• The dialogue is noteworthily sewer-grade. Consider e.g. Jeremy Renner to Amy Adams: “My whole life I’ve been looking at the stars…” can you guess where this is going?!?!…. “…but the most amazing thing I found was you.”
  • They make Forest Whittaker (Species, Ghost Dog, The Crying Game) say his bad dialogue with an unrecognizable accent = I’m into it
  • Why did Forest Whittaker take a helicopter to Amy Adams’s house at like 5am for the followup interview, and how does a college professor live alone in a baller house on the lake.
  • Good luck if you try to watch this on a laptop. Only the big screen
    arrival-inverted
    default avatar: the ship

    will do the image of the giant black default avatar/Mork-egg spaceships justice.

  • There’s no emotional commitment to the characters (or really any character development), and all the drama and tension is super artificial and thin; there’s the sense that someone at the top felt that this movie needed an antagonist, so several(!) antagonists were added, and they’re all thin too.
  • Meanwhile the critters are 100 foot obelisks with tentacle fingers for legs/hands/mouths. They live in a room full of white smoke, that has a glass wall shaped like a movie screen (or cop mirror). But the glass wall doesn’t stop an explosion from hurting one of them, and Amy Adams goes into the white smoke room via a back entrance through a rat turd she boards, and is fine, so I didn’t really get what this staging device was all about (other than “a cost-cutting measure”).
  • Amy Adams has a “crazy dream,” seemingly just to get a non-smoke room shot of a critter into the movie = I’m into it
  • Compare the ship entrance corridor/critter glass screen area to the mind-cavity corridor and behind-the-eyes thing in Being John Malkovich (1999).
  • I thought the movie did a lot of really obvious work, and was frustrated e.g. when Jeremy Renner said “zero-sum game” and the movie cut back to the memory tableau this phrase was a callback to. But Davey told me he thought this was fine – that a movie’s doing more narrative work frees an audience to do the work of dealing with challenging concepts. I definitely feel grated and don’t like it when any text does my reading for me, but I guess mileage varies on that one.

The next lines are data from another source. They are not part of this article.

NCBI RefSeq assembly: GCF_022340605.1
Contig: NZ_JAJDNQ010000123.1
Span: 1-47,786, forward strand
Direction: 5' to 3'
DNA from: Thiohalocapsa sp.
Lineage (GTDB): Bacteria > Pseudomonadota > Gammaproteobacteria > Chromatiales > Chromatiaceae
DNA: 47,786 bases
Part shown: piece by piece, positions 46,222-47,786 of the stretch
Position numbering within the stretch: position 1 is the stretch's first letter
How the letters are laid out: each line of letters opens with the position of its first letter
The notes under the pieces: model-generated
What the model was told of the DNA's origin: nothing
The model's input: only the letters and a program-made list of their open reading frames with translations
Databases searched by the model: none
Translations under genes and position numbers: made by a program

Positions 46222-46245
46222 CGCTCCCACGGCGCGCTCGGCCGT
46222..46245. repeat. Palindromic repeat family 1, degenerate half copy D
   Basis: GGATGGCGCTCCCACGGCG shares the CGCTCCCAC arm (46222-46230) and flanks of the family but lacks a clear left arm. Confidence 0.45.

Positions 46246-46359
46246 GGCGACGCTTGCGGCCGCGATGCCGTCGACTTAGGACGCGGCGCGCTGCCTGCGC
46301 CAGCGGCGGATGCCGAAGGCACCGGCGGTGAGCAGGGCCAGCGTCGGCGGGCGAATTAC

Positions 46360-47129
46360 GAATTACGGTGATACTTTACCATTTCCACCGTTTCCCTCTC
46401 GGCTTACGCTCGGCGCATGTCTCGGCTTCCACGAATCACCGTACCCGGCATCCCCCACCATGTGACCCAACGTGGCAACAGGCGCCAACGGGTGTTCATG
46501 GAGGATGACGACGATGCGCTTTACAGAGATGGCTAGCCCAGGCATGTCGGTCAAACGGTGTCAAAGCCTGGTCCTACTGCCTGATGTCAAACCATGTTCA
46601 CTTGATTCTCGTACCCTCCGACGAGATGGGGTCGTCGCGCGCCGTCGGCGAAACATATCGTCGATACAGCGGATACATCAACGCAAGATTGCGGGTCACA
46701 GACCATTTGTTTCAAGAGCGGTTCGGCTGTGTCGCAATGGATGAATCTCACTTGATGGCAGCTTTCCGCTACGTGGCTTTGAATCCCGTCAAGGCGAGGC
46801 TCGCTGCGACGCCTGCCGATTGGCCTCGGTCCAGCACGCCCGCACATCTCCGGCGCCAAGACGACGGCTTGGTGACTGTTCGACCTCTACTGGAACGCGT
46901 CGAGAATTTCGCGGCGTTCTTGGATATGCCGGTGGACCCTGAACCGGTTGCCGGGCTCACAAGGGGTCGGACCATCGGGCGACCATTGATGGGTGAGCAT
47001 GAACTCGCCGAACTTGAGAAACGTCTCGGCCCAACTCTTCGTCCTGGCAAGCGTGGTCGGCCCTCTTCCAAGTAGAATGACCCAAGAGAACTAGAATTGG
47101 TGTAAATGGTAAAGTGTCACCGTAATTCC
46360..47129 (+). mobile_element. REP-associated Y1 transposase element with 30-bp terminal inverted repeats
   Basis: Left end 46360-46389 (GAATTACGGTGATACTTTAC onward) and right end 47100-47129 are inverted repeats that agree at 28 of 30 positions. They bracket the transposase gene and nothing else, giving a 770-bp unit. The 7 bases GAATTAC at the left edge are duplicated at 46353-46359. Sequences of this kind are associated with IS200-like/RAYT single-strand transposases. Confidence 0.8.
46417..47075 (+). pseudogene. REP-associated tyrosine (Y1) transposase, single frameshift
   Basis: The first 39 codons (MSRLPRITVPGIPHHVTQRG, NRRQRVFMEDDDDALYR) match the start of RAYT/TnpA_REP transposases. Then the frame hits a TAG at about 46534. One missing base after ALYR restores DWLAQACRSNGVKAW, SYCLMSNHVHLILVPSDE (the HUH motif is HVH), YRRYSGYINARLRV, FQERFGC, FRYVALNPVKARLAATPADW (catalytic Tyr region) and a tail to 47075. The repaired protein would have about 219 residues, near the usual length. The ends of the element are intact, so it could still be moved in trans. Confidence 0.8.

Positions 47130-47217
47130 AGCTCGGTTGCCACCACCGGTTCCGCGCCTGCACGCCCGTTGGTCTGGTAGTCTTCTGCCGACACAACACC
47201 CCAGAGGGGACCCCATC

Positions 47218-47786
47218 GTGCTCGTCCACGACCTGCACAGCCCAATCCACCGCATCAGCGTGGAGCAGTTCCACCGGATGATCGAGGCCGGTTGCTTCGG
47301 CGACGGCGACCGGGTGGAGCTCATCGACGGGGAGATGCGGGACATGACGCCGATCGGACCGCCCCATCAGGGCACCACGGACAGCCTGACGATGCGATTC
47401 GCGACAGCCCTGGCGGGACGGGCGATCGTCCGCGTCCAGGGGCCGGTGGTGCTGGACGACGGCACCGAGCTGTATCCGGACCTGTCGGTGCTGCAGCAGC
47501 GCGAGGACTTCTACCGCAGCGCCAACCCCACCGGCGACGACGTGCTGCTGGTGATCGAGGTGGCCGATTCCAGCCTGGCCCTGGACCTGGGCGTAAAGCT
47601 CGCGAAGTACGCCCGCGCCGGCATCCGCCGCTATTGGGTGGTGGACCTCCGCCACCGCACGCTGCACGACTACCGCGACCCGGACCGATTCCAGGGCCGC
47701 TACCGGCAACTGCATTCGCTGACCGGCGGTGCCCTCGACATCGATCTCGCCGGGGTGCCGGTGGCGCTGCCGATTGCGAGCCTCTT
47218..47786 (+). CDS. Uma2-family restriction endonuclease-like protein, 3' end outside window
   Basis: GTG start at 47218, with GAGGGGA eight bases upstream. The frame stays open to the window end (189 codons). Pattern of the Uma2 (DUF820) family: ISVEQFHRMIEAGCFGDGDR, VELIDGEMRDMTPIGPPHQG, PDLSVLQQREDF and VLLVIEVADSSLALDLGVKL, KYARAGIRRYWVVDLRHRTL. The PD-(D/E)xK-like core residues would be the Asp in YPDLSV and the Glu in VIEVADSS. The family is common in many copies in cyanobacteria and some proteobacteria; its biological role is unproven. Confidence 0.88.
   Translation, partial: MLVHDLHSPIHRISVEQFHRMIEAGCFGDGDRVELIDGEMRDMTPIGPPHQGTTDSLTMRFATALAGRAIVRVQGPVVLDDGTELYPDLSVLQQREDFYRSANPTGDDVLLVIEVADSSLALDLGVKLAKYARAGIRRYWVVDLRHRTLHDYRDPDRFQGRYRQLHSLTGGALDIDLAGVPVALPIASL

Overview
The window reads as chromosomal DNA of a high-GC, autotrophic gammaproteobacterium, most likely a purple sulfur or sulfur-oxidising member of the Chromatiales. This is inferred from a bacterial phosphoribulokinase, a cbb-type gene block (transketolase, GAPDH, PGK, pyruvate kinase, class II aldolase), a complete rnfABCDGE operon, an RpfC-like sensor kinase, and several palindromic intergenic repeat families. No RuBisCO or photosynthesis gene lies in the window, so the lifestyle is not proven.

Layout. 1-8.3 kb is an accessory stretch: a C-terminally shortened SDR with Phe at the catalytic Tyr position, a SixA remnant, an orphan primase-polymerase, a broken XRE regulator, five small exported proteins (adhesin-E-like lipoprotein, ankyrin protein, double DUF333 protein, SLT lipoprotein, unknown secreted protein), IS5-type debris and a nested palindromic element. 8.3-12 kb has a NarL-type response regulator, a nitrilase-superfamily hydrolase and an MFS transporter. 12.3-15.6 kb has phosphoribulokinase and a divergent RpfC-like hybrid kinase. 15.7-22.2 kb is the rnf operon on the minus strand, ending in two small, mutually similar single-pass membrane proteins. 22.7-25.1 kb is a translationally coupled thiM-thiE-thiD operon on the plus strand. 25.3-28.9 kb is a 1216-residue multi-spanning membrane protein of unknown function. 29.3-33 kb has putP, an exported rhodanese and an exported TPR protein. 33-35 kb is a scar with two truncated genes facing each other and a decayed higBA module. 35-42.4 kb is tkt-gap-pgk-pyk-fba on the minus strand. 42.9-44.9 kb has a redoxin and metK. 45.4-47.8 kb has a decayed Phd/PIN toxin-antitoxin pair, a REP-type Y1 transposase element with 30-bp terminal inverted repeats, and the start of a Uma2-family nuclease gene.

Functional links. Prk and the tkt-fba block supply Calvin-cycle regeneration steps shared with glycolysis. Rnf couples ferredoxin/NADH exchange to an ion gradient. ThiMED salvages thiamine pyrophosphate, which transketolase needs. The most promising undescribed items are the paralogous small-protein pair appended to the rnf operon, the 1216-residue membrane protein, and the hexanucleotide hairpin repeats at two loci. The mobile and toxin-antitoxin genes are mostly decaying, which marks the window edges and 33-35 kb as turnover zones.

• All computers seemed to have an inactive terminal window open? Also I guess some government rolled their own Google Hangouts video chat replacement software, and all the different language teams around the world got permission to download and install it = hell ya I’m into this too
  • Do the critters know about the Lucent Technologies logo. What about the Germs logo.

Nine Lives

I love horror.  Real horror.  A private fantasy can be really excellent, one private fear blown up huge for all to see infecting the viewers with a new terrifying unknown.  I love a public terror.  One everyone shares.  I love it when they’ve tapped into the big one, and you know it’s always been there. Once hid well beneath the surface but now it’s here.  With us.

I love disaster.  With disaster things must first be right, and then they are wrong.  Isn’t it so good, to know right from wrong?  Of all disaster though, one kind is my favorite.  A special kind.  Where a creators intentions good hearted all, are present and on their sleeves.  A malicious glare never shown at any steps of the way.  Yet, somehow… everything still goes terribly, terribly wrong.